direction of the flow (src-to-dst and dst-to-src) to the same monitoring probe. Merging+Balancing GTP Traffic [2/3] GTP-C GTP-U Depending on GTP PDUs we need to balance on the inner or outer IP addresses.
Merging+Balancing GTP Traffic [3/3] Balancing using the tunnelId as key is not a good idea as each direction of the tunnel as a different TEID. Thus tunnel coherency should be implemented by keeping the tunnel association of each direction via a stateful system. Better (as its a stateless activity) to use IPs for balancing traffic across probes, and send each probe a portion of the traffic. If necessary, in the market there are products (e.g. Gigamon) that allow to send GTP-C/U of selected IMSIs to a specific egress interface.
PF_RING [1/2] PF_RING is a home-grown open source packet processing framework for Linux. It is split in a kernel module and user-space libs. PF_RING [2/2] It comes in two flavours: In-kernel packet capture: packets are received and processed inside the Linux kernel, then are dispatched using memory-map to user-space. This operating mode is good for1G interfaces.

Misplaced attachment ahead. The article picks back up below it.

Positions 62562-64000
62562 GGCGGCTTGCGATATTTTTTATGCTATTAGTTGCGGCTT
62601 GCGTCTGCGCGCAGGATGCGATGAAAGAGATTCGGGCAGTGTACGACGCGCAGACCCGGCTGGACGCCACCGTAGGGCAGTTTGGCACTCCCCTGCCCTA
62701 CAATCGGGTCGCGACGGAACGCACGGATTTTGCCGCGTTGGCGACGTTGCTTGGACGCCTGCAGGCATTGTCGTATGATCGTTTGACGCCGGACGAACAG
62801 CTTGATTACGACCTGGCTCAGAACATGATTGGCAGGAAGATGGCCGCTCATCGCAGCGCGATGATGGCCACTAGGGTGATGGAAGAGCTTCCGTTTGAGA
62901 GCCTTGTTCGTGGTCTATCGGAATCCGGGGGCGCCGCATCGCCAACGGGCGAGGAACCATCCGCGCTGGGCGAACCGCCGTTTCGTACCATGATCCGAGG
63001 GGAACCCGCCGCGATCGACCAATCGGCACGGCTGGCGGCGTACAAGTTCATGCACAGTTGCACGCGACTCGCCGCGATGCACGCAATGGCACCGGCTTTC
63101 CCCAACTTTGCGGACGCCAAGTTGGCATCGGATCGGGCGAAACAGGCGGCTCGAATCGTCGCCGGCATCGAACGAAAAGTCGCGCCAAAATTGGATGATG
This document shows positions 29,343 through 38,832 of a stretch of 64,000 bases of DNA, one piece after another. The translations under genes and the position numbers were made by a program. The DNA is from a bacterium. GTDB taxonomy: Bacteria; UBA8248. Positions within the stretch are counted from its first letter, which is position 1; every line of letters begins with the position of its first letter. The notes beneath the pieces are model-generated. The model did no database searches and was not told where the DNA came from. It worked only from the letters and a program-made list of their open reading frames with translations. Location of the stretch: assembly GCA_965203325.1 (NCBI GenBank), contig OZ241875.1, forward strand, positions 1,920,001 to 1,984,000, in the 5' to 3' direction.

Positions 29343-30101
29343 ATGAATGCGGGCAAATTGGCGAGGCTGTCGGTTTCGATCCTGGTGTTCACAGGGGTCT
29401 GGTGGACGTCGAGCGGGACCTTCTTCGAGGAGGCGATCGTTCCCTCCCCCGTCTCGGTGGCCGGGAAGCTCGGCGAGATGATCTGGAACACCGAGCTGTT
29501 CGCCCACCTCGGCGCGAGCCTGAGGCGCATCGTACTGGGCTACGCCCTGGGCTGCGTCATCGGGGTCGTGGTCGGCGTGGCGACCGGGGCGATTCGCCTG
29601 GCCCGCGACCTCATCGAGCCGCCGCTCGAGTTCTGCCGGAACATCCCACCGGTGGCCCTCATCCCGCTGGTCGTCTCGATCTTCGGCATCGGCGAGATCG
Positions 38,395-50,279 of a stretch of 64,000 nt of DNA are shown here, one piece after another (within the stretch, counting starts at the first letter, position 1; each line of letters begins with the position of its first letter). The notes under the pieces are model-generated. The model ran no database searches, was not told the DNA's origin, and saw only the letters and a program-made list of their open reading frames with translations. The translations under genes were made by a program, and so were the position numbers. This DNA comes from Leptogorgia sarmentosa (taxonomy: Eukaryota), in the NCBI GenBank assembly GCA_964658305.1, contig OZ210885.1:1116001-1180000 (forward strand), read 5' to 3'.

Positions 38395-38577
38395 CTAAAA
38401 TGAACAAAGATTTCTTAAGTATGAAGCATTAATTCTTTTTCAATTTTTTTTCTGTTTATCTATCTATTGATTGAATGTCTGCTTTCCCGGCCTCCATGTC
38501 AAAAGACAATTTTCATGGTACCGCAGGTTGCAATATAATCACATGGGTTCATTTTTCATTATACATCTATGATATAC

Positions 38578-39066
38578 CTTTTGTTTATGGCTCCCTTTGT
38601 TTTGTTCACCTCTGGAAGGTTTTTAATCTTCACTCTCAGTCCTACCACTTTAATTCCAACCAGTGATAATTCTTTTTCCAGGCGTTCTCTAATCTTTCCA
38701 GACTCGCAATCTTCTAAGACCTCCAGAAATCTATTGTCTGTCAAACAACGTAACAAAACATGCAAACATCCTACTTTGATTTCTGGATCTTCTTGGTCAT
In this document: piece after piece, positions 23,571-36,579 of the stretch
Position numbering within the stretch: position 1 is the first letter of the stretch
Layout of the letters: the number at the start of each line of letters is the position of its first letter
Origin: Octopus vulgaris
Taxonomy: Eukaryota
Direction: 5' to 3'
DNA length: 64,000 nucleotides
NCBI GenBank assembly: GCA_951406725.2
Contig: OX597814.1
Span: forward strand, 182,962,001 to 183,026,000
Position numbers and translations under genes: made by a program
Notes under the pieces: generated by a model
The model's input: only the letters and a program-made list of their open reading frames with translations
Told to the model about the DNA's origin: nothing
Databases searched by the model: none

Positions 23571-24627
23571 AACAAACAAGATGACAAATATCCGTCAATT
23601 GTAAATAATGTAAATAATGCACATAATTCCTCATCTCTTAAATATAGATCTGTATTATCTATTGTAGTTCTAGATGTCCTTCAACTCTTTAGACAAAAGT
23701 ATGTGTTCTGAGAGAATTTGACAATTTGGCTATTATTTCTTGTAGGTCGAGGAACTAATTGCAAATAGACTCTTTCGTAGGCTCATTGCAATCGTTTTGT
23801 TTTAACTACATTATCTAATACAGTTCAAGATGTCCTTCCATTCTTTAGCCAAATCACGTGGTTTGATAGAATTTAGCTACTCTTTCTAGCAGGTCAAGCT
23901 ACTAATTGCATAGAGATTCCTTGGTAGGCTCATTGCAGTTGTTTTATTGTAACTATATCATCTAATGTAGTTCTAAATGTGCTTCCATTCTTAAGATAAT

Zero-copy: once the device is open, packets are ready directly by user-space applications without passing through the kernel. This is the preferred solution for aggregate traffic over 4/5 Gbit. PF_RING and GTP [1/5] The PF_RING kernel module comes with support for ring clustering that is the ability to federate applications each analysing a portion of the traffic. User-space
Kernel PF_RING and GTP [2/5] Applications (e.g. GTP probes) opening PF_RING sockets can merge (via PF_RING), traffic from multiple interfaces. Ingress traffic can be balanced in many ways (per-flow, round robin) including 5 tuple (protocol, ip/port src/dst) that: In case of GTP-U uses the user IP/ports In case of GTP-C uses the GSNs IP/ports.
PF_RING and GTP [3/5] For 10G interfaces, in-kernel packet capture is overkilling and thus it is necessary to bypass it. On top of PF_RING ZC (Zero Copy) it is possible to efficiently read packets in zero-copy and distribute them to applications. PF_RING and GTP [4/5]
Our software GTP balancer can aggregate and balance coherently GTP traffic from multiple 10G interfaces. It can support packet fan-out in zero-copy to multiple applications if necessary. # DNALoadBalancer -h Usage: DNABalancer [-h][-d][-a][-q] -c -i [-n | -o ] [-f ] [-l ] [-p ] [-t ] [-g ] -h | Help